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Charles Koch Modestly Denies He Has Any Political Influence

The Koch fluff this week has been nearly unbearable.
Charles Koch Modestly Denies He Has Any Political Influence
Image from: DonkeyHotey

I could fill up an entire hard drive with evidence of Charles Koch's political influence, much less one blog post. But to him, it's not really influence because he's not getting everything he wants as fast as he wants it.

Never mind that Kansas now runs on the Law According to Koch. Never mind that he owns half the Senate and well over half of the United States House of Representatives. Never mind all that, because it's just not happening fast enough.

Anti-government activists and petrochemical billionaires Charles and David Koch and their network of political organizations spent an estimated $300 million to push conservative candidates and causes in 2014 — and plan to spend almost $900 million to do the same thing in the 2016 cycle. But in an interview published Tuesday, Charles Koch dismissed claims that he has much political power as “ludicrous,” asking, “if I had all this power, why aren’t [the many things I would change] getting changed?”

His statement suggests that he lacks political power — but he and his brother have built and bankrolled a network of political organizations that rival the size of any political party.

The elder Koch made the argument in an exclusive interview with Washington Post national reporter Matea Gold, one of a small number of journalists invited to cover select portions of the brothers’ Freedom Partners conference for wealthy conservative donors and Republican presidential hopefuls this past weekend at the St. Regis Monarch Beach luxury resort in California.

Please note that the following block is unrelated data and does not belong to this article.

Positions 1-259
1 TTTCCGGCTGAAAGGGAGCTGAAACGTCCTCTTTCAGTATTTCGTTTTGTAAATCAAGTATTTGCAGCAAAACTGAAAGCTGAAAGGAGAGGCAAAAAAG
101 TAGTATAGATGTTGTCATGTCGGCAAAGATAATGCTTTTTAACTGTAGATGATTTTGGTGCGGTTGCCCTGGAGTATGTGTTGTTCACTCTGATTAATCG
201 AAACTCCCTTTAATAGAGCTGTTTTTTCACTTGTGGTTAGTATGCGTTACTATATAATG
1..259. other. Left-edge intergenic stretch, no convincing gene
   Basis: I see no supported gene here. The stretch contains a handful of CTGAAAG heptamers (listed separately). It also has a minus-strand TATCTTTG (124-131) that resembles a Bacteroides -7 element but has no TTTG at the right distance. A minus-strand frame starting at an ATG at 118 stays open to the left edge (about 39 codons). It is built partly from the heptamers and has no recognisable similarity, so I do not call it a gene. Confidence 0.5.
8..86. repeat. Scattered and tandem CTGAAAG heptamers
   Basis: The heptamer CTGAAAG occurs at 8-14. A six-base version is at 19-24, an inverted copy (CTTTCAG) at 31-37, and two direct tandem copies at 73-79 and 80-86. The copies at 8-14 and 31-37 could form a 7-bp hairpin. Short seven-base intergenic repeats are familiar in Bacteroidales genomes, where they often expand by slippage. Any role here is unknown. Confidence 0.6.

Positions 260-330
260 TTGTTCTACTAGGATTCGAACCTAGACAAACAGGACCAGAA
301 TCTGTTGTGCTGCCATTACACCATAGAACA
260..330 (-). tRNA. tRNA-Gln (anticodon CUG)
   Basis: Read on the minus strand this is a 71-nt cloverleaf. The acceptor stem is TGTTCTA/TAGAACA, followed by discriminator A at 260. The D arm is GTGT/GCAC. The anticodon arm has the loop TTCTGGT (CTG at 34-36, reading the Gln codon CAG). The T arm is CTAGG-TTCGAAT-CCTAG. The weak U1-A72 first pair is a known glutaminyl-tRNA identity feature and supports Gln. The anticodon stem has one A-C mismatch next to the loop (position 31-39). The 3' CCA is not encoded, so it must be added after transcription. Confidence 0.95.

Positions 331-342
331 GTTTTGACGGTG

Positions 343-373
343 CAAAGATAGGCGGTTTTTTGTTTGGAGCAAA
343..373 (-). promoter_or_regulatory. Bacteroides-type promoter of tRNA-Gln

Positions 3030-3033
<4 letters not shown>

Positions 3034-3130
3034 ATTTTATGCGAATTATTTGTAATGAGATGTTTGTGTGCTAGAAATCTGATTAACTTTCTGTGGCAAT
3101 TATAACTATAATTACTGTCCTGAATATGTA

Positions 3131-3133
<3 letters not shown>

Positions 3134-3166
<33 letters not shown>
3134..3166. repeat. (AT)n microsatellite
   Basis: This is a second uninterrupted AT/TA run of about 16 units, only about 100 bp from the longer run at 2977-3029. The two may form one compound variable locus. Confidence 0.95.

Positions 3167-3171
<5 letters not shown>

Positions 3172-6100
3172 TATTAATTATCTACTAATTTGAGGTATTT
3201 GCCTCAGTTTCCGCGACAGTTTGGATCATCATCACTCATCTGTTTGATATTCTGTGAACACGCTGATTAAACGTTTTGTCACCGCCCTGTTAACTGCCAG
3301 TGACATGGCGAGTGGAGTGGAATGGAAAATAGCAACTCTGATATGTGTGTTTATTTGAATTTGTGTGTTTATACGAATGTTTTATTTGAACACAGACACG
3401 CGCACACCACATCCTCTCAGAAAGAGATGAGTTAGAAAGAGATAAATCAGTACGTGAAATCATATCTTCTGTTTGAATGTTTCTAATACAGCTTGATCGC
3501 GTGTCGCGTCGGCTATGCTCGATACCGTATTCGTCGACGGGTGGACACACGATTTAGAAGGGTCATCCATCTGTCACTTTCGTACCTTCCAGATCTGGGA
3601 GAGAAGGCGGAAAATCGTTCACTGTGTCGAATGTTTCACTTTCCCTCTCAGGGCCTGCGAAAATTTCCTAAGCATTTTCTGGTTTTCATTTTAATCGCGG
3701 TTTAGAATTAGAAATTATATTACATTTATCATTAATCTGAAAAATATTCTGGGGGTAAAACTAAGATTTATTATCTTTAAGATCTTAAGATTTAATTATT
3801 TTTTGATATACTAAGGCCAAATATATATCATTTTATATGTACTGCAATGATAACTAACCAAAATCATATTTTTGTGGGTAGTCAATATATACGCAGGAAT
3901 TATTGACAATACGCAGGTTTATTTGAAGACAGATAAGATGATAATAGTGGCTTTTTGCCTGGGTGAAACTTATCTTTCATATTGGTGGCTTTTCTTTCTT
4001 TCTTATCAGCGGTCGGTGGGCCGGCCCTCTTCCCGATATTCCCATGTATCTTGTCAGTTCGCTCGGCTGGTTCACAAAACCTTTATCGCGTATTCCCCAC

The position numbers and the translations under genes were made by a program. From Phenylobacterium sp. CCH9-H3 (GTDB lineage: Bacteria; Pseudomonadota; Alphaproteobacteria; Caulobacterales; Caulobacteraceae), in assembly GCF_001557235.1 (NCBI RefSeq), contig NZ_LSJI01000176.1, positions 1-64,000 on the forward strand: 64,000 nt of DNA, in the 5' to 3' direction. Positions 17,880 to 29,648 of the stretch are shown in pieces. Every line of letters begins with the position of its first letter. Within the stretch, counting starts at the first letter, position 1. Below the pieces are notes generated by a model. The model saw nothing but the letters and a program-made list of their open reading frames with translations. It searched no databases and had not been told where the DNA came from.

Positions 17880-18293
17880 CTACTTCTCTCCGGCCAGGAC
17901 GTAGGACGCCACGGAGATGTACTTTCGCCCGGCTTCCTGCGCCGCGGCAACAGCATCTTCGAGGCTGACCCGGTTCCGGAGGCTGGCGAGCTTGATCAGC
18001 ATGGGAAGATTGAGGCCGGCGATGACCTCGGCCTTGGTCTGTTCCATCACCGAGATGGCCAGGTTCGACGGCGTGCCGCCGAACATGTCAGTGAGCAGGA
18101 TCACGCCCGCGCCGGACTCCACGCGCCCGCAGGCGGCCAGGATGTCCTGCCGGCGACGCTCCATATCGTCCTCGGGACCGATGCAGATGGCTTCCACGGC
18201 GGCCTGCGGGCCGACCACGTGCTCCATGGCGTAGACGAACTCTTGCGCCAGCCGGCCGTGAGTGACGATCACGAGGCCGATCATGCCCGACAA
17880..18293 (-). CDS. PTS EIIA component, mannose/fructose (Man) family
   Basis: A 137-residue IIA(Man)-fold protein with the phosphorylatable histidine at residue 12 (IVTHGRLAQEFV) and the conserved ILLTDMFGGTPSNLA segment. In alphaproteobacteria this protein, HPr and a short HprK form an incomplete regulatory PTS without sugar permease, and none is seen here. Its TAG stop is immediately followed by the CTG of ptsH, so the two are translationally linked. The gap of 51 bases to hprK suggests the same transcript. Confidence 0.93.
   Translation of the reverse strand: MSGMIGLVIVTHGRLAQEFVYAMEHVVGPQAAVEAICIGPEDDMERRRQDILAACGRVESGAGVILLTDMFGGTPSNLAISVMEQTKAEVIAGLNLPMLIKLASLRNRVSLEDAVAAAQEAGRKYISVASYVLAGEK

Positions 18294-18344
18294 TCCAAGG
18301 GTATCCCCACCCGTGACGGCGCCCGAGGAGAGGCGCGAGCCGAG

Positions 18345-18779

Asked what he says to those “who believe you have too much influence,” Charles Koch told Gold, “wow, believe me, if I had too much, a lot of things would change. Just like the very things we’ve been talking about — this trend toward a two-tiered society and the trajectory we’re on that’s taking us there and criminal justice.”

But while Koch is correct that he does not personally control the entire government apparatus, he significantly understates his relative influence in the political system. In the 2012 elections — themost expensive in the nation’s history — the Democratic National Committee (about $319 million) and the Republican National Committee (about $404 million) combined to spend less than the Koch network’s promised 2016 budget. President Obama’s entire re-election campaign spent less than $684 million.


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It's disingenous of him to downplay the rather significant change he's wrought in states like Kansas and Wisconsin, where the middle class is dwindling to nothing in the span of a few years. The damage he's done to progress concerning climate change is downright evil, and the corruption he's wrought on the government is immeasurable. And still, it's not enough for him.

Don't be fooled by his whole criminal justice push either. That stems from his own brushes with the law and the realization that he can leverage that issue with minorities while whitewashing his evil ways politically. After all, he can lay claim to "bipartisanship" with regard to that one single issue, despite the fact that he's planning the smackdown on everyone who isn't a billionaire in every other arena.

I am so disgusted with the fluff pieces that have come out this week following that conference last weekend. If getting press access was about whitewashing the Kochs' destructive influence on this country, they succeeded. If only our 4th estate behaved like one when it comes to billionaires, eh?

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